About the Book
Haven’t we all wanted to pretend everything is fine?
Jane doesn’t like confrontation. Given the choice, she’d prefer to focus on what’s going well, the good things in life.
But when her husband, Leon, is brutally attacked in the driveway of their home, in front of their two young children, Jane has to face reality. As he lies in a coma, Jane must open her eyes to the problems in her life, and the secrets that have been kept from her, if she’s to find out who hurt her husband – and why.
Maybe it’s time to face up to it all. Who knows what you might find . . .
With thanks to the publisher for the copy received. Paula Daly is one of my favourite authors so I jumped at the chance to read her new book.
Jane is happily married to Leon, they have two young children and a good life. Leon is a successful author, something which Jane has always dreamed of but she has never been published. Their life changes when Leon is found badly injured on their driveway, moments after Jane left him to go back in their house.
Initially the novel focuses in Leon’s recovery and how different everybody behaves around him. His fascinating mother and sister seem to refuse to see a big change but Jane sees the more threatening side to him. Some of these scenes were intimidating, more so because it was so easy to see what could happen if she couldn’t calm him down. The only person he could interact with easily was their nephew.
Alongside the storyline of a family trying to rebuild their lives was the image of life inside the publishing industry. It shows success stories but also the envy and the pressure to write the next novel. Much of what is mentioned will be familiar to authors, publishers and keen readers who follow the book related news. One aspect of this was discussed in great detail after a book event a few years ago.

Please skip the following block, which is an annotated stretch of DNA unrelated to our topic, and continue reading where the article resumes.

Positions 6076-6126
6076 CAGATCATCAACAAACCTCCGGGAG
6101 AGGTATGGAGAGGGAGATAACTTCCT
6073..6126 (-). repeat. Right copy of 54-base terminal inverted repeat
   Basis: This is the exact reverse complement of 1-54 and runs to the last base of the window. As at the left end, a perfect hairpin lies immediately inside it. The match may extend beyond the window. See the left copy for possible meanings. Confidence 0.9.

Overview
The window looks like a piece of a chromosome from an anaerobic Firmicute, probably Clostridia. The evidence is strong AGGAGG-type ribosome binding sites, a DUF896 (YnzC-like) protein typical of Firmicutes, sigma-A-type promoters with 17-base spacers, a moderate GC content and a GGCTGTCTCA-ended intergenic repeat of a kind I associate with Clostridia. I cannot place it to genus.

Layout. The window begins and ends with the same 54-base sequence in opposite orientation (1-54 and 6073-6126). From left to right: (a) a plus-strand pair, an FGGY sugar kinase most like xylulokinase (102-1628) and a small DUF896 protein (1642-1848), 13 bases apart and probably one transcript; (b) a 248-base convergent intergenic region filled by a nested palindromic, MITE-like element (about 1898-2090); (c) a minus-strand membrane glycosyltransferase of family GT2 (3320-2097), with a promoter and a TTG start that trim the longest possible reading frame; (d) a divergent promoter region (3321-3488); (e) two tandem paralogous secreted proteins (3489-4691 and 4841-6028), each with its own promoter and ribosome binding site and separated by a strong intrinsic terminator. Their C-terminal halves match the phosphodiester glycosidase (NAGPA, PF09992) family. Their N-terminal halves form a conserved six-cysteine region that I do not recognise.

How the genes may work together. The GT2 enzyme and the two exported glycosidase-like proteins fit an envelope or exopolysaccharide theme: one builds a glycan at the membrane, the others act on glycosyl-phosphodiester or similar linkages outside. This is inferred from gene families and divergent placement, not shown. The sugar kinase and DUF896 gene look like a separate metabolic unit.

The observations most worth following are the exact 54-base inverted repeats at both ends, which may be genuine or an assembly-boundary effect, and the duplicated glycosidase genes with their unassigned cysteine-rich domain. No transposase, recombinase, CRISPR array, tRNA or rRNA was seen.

All of the novel takes place in Liverpool, a favourite city and there were a few scenes and observations on the characters that made me smile. They were welcome, much of the novel is unsettling with its loneliness, intimidation from Leon, the neighbours from Hell and at times an almost claustrophobic feeling.
It has been a few years since I read a novel by Paula and I’m looking forward to the next one. Just brilliant.
Today I am delighted to host a giveaway for the first two books in this amazing series. ( UK only) All you need to do is retweet my pinned tweet or share this post and I will pick a winner using a random number generator on Friday 10th August.
About the Book
A terrorist cell is planning an attack on New Year”s Day. For months, Mohsin Dar has been undercover, feeding information back to the national security team. Now he”s dead.
Detective Esa Khattak, compromised by his friendship with the murdered agent, sends his partner Rachel Getty into the unsuspecting cell. As Rachel delves deeper into the unfamiliar world of Islam and the group”s circle of trust, she discovers Mohsin”s murder may not be politically motivated after all. Now she”s the only one who can stop the most devastating attack the country has ever faced.
The Unquiet Dead author Ausma Zehanat Khan once again dazzles with a brilliant mystery woven into a profound and intimate story of humanity.
You can see my review for The Language of Secrets by Ausma Zehanat Khan here
About the Book